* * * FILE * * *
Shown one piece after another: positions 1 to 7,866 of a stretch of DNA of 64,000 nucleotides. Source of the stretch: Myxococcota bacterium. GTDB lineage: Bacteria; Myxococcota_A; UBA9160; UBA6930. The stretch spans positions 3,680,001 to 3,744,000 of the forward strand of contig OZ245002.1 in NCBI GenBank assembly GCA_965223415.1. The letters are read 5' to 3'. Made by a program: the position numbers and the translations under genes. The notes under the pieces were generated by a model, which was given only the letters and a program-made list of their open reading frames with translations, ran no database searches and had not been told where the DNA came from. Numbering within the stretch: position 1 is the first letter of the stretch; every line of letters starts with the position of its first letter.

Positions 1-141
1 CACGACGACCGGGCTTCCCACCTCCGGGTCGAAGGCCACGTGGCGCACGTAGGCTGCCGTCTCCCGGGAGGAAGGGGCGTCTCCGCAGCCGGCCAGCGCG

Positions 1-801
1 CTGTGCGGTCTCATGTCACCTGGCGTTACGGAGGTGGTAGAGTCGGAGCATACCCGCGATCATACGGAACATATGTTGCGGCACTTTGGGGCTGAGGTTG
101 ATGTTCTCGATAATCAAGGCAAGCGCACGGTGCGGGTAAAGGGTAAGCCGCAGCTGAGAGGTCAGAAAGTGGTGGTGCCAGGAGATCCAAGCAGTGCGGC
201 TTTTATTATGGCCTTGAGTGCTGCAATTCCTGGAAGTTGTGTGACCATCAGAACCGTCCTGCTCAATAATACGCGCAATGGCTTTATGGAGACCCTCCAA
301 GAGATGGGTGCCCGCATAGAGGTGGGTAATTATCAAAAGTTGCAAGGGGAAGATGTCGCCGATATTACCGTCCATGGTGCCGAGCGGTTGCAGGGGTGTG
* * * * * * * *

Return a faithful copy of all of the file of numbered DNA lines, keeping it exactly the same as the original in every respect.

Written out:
Shown one piece after another: positions 1 to 7,866 of a stretch of DNA of 64,000 nucleotides. Source of the stretch: Myxococcota bacterium. GTDB lineage: Bacteria; Myxococcota_A; UBA9160; UBA6930. The stretch spans positions 3,680,001 to 3,744,000 of the forward strand of contig OZ245002.1 in NCBI GenBank assembly GCA_965223415.1. The letters are read 5' to 3'. Made by a program: the position numbers and the translations under genes. The notes under the pieces were generated by a model, which was given only the letters and a program-made list of their open reading frames with translations, ran no database searches and had not been told where the DNA came from. Numbering within the stretch: position 1 is the first letter of the stretch; every line of letters starts with the position of its first letter.

Positions 1-141
1 CACGACGACCGGGCTTCCCACCTCCGGGTCGAAGGCCACGTGGCGCACGTAGGCTGCCGTCTCCCGGGAGGAAGGGGCGTCTCCGCAGCCGGCCAGCGCG

Positions 1-801
1 CTGTGCGGTCTCATGTCACCTGGCGTTACGGAGGTGGTAGAGTCGGAGCATACCCGCGATCATACGGAACATATGTTGCGGCACTTTGGGGCTGAGGTTG
101 ATGTTCTCGATAATCAAGGCAAGCGCACGGTGCGGGTAAAGGGTAAGCCGCAGCTGAGAGGTCAGAAAGTGGTGGTGCCAGGAGATCCAAGCAGTGCGGC
201 TTTTATTATGGCCTTGAGTGCTGCAATTCCTGGAAGTTGTGTGACCATCAGAACCGTCCTGCTCAATAATACGCGCAATGGCTTTATGGAGACCCTCCAA
301 GAGATGGGTGCCCGCATAGAGGTGGGTAATTATCAAAAGTTGCAAGGGGAAGATGTCGCCGATATTACCGTCCATGGTGCCGAGCGGTTGCAGGGGTGTG